Judge reiterates decision to allow Zoloft defense
A Nassau judge reiterated her earlier decision to allow a Coram man to use the so-called Zoloft defense at his upcoming trial.
The attorney for Brandon Hampson, 39, of Coram, plans to argue that once the defendant discontinued use of the antidepressant medication, he became violent and beat his ex-girlfriend.
District Court Judge Rhonda Fischer said Friday, for the second time, she will permit a defense expert witness, a psychiatrist, to testify at trial that a withdrawal from Zoloft, a widely prescribed antidepressant, could cause a person to become hostile and aggressive.
"I think it was the right decision," said defense attorney Eric Bernstein of Manhattan.
Bernstein's client, Hampson, is accused of punching and kicking his former girlfriend, Lisa Essling, 28, of Malverne, on Aug. 25, 2006.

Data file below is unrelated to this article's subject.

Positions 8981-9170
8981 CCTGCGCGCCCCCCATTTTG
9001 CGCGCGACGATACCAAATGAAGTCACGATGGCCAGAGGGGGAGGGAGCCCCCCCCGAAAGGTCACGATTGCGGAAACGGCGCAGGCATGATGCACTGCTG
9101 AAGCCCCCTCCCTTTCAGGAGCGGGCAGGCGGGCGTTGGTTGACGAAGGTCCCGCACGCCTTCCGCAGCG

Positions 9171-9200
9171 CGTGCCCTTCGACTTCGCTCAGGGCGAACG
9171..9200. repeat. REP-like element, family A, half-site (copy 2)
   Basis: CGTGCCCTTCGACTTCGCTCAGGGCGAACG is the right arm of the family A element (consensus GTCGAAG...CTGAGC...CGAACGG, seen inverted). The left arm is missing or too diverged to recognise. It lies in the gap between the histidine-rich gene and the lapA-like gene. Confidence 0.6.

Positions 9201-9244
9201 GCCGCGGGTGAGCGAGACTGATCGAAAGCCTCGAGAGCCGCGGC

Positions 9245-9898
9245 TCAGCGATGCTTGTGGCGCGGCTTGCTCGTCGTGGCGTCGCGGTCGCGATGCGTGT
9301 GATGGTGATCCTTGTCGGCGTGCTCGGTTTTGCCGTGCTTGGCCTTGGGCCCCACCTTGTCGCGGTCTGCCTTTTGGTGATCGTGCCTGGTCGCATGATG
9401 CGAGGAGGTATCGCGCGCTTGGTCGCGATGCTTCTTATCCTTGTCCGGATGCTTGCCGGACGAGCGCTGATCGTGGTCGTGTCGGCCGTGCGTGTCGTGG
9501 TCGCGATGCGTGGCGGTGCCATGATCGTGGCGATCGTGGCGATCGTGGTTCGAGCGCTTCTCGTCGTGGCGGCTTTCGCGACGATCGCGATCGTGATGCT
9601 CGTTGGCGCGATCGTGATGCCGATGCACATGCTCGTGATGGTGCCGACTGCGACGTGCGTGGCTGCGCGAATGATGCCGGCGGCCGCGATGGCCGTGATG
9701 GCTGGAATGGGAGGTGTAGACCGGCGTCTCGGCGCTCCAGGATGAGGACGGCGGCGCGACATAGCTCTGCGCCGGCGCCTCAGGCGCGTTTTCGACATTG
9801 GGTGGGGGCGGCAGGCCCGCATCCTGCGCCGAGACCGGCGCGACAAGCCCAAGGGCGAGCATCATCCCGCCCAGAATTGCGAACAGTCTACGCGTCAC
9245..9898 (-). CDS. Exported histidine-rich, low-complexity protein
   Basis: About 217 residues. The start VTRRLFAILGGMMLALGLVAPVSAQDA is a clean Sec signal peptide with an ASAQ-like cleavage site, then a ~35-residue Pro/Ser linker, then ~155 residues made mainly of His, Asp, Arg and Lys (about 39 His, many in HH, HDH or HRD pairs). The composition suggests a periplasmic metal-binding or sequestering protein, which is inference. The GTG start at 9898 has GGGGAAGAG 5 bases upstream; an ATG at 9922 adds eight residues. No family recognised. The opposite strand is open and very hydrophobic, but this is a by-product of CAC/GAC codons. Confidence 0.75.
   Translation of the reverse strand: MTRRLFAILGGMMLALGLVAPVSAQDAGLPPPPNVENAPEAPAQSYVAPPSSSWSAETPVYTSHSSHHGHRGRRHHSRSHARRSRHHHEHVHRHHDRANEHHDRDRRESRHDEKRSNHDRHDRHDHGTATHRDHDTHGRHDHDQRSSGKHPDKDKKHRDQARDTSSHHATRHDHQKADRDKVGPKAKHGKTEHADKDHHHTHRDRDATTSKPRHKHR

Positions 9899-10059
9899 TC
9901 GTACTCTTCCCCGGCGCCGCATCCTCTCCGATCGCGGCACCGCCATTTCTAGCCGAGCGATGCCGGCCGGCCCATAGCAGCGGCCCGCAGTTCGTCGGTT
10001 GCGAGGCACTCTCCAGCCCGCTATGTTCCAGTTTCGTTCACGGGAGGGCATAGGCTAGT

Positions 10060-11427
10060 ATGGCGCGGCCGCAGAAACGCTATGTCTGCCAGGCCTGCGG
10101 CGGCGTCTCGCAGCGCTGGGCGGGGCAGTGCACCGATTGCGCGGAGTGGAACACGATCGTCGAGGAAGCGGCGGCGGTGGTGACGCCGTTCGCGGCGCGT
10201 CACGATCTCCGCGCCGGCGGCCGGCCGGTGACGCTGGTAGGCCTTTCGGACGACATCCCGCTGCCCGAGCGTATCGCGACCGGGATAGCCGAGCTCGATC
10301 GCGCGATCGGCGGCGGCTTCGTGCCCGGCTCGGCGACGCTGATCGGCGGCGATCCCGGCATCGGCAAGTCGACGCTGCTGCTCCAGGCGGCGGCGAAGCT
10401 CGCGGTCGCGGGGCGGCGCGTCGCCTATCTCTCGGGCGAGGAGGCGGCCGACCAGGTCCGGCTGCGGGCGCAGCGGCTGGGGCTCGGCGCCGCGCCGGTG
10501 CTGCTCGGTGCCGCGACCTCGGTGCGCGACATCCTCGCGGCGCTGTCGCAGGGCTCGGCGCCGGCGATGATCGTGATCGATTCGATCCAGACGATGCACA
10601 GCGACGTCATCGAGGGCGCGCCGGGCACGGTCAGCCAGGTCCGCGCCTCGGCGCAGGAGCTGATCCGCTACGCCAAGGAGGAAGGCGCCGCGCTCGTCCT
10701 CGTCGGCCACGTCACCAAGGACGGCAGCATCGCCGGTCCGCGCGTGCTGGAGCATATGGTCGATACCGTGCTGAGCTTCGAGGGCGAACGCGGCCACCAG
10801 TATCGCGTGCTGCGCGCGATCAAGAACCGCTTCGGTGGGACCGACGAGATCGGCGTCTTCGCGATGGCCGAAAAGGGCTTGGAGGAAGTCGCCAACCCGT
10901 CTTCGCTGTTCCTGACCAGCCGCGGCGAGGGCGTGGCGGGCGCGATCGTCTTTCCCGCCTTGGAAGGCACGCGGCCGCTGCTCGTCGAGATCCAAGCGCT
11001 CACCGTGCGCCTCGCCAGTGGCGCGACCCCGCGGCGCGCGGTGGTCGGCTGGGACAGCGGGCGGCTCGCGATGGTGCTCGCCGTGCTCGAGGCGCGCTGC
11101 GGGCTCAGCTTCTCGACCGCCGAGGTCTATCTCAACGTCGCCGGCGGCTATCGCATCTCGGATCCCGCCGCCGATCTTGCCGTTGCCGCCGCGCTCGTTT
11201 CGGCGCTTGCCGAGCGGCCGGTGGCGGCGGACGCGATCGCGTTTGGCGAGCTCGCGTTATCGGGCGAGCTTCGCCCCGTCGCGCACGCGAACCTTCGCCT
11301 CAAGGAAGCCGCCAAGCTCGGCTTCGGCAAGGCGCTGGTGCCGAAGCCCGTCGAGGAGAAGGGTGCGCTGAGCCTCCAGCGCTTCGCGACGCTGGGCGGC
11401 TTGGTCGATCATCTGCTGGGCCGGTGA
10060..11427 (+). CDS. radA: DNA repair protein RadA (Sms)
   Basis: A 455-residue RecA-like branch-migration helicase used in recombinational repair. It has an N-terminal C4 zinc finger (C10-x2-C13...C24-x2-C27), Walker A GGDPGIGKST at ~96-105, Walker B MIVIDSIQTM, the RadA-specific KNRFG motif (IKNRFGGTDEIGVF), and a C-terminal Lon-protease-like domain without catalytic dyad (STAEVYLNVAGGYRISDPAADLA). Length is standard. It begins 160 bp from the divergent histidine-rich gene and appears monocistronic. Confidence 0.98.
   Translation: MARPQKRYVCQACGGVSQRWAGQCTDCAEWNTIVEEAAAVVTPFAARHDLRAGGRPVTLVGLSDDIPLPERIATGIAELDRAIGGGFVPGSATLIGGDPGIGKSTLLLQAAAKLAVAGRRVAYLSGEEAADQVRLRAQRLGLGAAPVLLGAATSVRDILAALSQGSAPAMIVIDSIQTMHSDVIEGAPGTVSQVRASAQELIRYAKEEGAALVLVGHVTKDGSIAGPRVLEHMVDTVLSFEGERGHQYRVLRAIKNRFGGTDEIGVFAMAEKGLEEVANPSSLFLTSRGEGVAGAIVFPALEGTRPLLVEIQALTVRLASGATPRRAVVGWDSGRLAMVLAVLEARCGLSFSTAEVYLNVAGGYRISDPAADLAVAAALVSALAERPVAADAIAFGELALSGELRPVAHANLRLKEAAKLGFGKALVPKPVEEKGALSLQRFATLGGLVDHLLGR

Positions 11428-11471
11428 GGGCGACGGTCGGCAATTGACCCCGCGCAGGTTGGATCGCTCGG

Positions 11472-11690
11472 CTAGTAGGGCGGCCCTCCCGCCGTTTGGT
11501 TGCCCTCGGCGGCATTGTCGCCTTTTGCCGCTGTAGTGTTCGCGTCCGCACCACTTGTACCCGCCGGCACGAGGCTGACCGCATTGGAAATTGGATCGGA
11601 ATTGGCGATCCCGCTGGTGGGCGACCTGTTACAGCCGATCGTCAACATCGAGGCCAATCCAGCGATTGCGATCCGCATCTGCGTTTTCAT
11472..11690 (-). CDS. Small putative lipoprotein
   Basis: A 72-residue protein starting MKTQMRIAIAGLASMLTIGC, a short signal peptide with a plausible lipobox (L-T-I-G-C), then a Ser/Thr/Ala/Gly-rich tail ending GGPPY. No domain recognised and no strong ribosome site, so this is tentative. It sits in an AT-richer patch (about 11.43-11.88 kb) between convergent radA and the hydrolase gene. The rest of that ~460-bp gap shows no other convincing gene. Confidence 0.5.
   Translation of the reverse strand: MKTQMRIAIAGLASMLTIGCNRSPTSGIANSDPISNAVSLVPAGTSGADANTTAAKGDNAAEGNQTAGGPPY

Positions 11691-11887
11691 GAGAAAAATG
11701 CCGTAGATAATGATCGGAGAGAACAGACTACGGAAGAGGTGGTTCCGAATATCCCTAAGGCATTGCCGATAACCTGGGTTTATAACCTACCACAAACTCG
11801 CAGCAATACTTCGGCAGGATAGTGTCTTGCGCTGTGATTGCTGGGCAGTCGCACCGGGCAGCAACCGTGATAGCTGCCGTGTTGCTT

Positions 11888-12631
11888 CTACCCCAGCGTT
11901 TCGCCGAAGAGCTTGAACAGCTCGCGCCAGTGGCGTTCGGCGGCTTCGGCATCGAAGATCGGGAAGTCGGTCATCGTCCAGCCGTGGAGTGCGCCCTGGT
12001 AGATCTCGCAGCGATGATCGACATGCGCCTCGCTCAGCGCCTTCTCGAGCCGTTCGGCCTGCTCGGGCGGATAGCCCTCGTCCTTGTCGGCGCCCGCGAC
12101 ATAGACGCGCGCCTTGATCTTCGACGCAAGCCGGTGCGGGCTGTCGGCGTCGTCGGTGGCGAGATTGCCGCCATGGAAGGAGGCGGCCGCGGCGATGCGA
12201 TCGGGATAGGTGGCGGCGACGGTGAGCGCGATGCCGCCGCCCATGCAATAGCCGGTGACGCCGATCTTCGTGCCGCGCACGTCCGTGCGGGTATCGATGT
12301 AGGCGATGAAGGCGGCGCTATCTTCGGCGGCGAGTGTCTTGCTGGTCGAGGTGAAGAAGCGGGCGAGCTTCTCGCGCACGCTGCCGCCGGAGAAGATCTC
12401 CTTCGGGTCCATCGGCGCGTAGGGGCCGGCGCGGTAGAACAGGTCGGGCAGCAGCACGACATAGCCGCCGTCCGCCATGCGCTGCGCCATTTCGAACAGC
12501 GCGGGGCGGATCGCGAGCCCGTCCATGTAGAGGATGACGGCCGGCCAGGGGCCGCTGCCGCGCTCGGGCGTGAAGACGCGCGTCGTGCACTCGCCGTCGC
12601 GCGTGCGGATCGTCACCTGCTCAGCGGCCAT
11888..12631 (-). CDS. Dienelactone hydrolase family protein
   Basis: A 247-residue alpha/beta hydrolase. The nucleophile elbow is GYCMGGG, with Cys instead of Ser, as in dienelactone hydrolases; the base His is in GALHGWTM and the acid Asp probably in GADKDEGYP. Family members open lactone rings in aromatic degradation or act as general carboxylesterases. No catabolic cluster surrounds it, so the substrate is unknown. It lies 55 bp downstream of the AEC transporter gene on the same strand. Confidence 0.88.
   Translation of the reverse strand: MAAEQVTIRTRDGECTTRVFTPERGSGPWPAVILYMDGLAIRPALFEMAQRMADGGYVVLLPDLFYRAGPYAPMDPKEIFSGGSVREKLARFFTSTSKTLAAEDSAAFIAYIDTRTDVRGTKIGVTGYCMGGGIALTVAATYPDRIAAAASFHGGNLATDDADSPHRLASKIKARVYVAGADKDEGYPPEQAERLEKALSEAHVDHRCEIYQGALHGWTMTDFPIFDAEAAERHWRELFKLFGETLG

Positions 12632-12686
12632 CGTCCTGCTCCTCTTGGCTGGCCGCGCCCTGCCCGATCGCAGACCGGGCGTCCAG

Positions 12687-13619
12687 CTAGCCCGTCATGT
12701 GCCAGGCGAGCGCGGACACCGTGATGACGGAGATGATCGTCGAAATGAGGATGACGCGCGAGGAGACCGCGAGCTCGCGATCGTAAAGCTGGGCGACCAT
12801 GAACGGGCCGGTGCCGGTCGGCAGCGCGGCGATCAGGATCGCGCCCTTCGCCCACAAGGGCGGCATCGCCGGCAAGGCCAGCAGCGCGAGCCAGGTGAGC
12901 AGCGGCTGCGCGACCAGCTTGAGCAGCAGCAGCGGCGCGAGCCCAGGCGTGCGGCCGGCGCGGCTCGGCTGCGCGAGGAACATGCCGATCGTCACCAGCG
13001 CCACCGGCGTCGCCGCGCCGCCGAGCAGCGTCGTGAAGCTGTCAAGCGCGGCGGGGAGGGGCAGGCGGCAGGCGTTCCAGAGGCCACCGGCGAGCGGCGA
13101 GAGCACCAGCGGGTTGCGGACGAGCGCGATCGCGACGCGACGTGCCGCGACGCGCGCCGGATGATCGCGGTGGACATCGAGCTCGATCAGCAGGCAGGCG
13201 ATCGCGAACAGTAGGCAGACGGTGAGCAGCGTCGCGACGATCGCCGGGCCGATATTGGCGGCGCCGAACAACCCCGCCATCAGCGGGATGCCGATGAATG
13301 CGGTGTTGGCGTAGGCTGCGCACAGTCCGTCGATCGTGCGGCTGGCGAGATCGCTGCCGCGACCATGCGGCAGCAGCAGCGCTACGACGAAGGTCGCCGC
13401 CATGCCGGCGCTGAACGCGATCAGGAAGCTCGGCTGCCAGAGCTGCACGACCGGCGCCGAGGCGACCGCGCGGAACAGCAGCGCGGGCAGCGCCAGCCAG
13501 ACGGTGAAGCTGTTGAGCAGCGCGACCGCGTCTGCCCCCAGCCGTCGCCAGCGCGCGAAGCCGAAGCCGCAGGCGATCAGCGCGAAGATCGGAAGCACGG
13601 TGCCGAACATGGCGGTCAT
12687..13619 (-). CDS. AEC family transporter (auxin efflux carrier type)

Hampson "had stopped taking Zoloft" at least several days before he attacked Essling and the withdrawal from the pill made him violent, Bernstein said.
Nassau District Attorney Kathleen Rice's office tried unsuccessfully to prevent the defense's psychiatrist, Dr. Stefan Kruszewski of Harrisburg, Pa., from testifying at Hampson's trial. Then Rice's office challenged Fischer's decision, saying the judge overlooked evidence that discredited Kruszewski's testimony and asked Fischer to revisit the issue.
"Their expert's opinion lacks any scientific credibility and is completely unsubstantiated from a pharmaceutical standpoint, so we strongly disagree with the court on this issue and we don't expect its adoption in future cases," Rice's spokesman, Eric Phillips, said Friday.
Jury selection is scheduled to begin Sept. 8.